In May of 2015, Babcock predicted at his introductory press conference that the Maple Leafs would, during their massive rebuild, endure “pain.” This was, he said, to be a long process — a “massive, massive challenge.”

Approaching the two-year anniversary of that event — after all the losing that franchise and its fan base has gone through, which obviously helped them with the Matthews lottery last year — the Maple Leafs are poised to make the playoffs with a nucleus of young players that present even more promise for the future.

“We just want to get in to the playoffs, and give ourselves a chance,” continued Babcock. “We’re playing well, and finding a way to win games. That’s what we have to continue to do.”

Capitals defeat Blue Jackets in clash of Metropolitan Division powers

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WASHINGTON (AP) T.J. Oshie scored the shootout winner as the Washington Capitals overcame a stellar performance from Columbus goaltender Sergei Bobrovsky to beat the Blue Jackets 2-1 Thursday night.

Despite 44 saves from Bobrovsky, the Capitals reached 104 points and extended their lead atop the Metropolitan Division and NHL standings. Oshie engendered memories of his Sochi Olympic shootout performance by again beating Bobrovsky, the goalie he scored on four times in six chances that day.

Dmitry Orlov finally cracked Bobrovsky early in the third period on Washington’s 35th shot of the game. Orlov’s goal tied the score after Seth Jones beat Braden Holtby on a wild scramble early in the third for his first goal since Feb. 7.

Holtby had 29 saves in regulation and overtime and three more in the shootout to pick up his 38th victory of the season, one shy of Bobrovsky for the league lead.

A showdown between two of the top three teams in the league jockeying for position atop the Metropolitan Division lacked a playoff feel. But the matchup of two likely Vezina Trophy finalists lived up to that billing as Bobrovsky and Holtby went back and forth with big saves.

Bobrovsky entered the night first in wins, goals-against average and save percentage with Holtby second, second and third in those categories. The 2013 Vezina winner could also be an MVP contender this season given his value to Columbus’ third playoff berth in franchise history.

“When he’s in his game it’s very hard to score on him,” said Capitals captain Alex Ovechkin, who had eight shots stopped by one of his Russian national teammates. “He likes the big moments, he likes pressure. His worth ethic is unbelievable. … In my opinion he’s one of the best goalies in the league right now.”

Methot ‘out for weeks’ after suffering a shattered finger from Crosby clash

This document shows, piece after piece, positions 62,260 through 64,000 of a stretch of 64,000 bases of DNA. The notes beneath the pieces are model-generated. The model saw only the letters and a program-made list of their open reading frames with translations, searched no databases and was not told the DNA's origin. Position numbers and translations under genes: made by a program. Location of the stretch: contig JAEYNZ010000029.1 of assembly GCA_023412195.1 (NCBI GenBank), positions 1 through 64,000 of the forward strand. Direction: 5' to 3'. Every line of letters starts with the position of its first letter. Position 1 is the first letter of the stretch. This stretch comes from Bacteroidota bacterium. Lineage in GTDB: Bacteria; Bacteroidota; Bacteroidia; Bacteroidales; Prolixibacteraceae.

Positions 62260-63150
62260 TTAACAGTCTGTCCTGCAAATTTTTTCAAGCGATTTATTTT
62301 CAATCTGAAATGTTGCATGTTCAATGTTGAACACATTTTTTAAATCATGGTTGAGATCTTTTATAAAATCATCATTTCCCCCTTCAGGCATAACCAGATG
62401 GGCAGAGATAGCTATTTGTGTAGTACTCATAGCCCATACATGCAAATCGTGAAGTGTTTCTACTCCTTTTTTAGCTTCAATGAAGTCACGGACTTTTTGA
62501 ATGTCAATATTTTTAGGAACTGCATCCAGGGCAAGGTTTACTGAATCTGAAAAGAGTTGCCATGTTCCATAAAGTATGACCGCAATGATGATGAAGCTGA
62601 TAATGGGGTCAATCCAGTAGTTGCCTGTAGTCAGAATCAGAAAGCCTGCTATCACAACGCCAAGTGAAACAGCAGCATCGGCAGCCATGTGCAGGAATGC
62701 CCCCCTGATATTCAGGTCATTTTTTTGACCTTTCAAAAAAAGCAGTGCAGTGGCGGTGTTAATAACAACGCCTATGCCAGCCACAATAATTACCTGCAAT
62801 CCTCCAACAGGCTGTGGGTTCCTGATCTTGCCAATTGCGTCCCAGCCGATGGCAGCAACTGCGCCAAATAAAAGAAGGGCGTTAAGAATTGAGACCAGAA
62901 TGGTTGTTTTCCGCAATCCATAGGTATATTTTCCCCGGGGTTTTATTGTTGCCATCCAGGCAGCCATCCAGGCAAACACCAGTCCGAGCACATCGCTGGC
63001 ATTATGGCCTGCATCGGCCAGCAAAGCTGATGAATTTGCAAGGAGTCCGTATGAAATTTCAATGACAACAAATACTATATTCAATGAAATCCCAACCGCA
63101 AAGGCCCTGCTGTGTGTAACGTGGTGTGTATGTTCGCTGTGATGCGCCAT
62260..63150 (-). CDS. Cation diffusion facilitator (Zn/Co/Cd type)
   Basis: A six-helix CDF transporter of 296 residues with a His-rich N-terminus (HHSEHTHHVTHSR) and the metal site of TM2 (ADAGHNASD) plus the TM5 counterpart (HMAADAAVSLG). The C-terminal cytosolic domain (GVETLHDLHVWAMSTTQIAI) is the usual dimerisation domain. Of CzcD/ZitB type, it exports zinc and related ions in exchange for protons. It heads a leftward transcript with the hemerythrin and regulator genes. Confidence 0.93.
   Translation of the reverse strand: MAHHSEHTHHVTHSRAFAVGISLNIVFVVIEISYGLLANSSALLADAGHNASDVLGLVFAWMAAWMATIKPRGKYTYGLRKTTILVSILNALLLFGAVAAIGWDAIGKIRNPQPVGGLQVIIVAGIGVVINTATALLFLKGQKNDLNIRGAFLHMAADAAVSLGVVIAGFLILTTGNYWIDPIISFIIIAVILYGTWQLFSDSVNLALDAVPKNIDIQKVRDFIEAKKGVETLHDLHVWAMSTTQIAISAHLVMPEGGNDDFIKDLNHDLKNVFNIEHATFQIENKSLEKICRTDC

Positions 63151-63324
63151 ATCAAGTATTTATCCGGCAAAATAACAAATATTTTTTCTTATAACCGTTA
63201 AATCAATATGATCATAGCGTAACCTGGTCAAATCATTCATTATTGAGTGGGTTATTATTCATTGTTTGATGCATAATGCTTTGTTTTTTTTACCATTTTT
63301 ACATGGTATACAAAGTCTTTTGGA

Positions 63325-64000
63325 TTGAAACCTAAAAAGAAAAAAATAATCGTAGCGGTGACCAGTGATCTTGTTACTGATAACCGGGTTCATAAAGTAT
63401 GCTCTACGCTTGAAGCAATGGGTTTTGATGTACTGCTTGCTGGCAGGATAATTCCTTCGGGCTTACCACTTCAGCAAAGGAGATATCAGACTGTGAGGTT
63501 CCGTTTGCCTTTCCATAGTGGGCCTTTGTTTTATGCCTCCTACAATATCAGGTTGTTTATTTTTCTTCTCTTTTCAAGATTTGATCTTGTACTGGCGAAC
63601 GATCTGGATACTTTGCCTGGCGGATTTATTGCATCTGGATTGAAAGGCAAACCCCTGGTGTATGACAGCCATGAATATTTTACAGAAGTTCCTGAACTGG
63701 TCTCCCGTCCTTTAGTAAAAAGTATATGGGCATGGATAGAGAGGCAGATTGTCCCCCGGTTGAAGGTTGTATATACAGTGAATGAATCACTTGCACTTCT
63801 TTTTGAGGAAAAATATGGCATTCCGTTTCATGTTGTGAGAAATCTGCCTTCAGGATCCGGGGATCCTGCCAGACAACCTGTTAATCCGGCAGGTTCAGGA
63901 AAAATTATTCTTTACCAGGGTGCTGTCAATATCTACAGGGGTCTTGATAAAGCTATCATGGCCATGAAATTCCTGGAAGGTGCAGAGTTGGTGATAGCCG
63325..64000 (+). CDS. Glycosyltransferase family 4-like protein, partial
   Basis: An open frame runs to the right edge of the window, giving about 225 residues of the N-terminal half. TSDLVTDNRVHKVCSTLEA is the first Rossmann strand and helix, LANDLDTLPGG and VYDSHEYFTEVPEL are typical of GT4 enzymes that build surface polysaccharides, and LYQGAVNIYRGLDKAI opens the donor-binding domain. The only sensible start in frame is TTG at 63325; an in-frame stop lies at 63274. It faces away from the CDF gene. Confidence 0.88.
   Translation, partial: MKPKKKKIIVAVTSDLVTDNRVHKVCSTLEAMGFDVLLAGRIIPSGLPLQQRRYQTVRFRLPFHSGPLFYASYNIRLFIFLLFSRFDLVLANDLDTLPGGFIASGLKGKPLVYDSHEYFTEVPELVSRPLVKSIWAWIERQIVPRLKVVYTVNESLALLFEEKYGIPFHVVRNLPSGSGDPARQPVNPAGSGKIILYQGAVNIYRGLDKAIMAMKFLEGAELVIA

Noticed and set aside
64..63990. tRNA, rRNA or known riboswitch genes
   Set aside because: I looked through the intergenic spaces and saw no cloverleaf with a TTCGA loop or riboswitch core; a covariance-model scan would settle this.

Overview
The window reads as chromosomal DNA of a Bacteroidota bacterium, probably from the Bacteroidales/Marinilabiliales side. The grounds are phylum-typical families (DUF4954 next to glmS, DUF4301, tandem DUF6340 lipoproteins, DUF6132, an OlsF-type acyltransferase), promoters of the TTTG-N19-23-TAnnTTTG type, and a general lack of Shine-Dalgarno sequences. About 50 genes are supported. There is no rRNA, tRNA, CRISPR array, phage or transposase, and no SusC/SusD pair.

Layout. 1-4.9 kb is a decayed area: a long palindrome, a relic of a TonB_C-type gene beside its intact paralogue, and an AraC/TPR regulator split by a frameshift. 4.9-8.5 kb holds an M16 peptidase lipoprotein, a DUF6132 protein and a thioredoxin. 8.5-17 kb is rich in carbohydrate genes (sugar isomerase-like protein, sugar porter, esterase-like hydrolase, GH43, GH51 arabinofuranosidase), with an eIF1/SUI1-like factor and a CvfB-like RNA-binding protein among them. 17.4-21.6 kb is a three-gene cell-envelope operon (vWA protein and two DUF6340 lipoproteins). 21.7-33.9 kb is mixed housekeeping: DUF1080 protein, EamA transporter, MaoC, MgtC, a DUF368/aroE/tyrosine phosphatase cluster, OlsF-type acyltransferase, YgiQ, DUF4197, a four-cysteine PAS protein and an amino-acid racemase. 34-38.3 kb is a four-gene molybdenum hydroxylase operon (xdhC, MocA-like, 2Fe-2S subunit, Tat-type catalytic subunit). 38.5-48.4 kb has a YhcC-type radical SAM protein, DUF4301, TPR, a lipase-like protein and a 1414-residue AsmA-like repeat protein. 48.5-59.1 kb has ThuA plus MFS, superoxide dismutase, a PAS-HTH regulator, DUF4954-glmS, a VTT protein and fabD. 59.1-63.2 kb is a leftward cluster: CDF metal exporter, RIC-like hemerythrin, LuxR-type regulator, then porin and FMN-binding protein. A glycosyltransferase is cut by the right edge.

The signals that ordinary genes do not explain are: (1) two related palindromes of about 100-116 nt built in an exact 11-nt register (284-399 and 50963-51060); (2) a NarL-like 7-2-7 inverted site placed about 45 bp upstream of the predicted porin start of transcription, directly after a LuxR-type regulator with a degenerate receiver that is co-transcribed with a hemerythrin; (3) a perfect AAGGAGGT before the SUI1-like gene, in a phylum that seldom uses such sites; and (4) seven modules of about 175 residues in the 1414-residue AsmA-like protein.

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The Ottawa Senators lost defenseman Marc Methot for the bulk of Thursday’s game against the Pittsburgh Penguins, and it seems he’ll be out for quite a while longer, too.

Methot was injured on a Sidney Crosby slash across the hand in the first period. He didn’t return to the game and there was no penalty called on the Penguins captain.

Footage showed the gruesome aftermath of the slash — Methot’s finger on his left hand bloodied and injured as he skated back to the bench.

“His finger is shattered and he’s out for weeks,” said Senators head coach Guy Boucher, per the Ottawa Sun.

Methot immediately confronted Crosby after the slash, which occurred as the Sens blue liner went to dump the puck into the Pittsburgh zone late in the first period.

The Senators got revenge, scoring a 2-1 shootout victory to move within a point of Montreal for the Atlantic Division lead. Crosby was also denied in the shootout.

NHL to make ‘special announcement’ in China next week

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The National Hockey League has announced it will make a “special announcement” at the LeSports Center in Beijing, China next Thursday.

In January, the league’s deputy commissioner Bill Daly made it clear the NHL has interest in playing games in China — likely starting out with pre-season games before potentially adding in some regular season contests in the future, as well.

Just after the league made its announcement on Thursday, the L.A. Kings tweeted out that they will participate in next week’s event, along with the Vancouver Canucks.

In January, hockey insider Darren Dreger reported that the Canucks and Kings were likely to play NHL pre-season games in China this upcoming September.

Last July, members of the Boston Bruins visited China, specifically Beijing and Shanghai, to host hockey clinics in those cities.

Beijing will also host the 2022 Winter Olympics.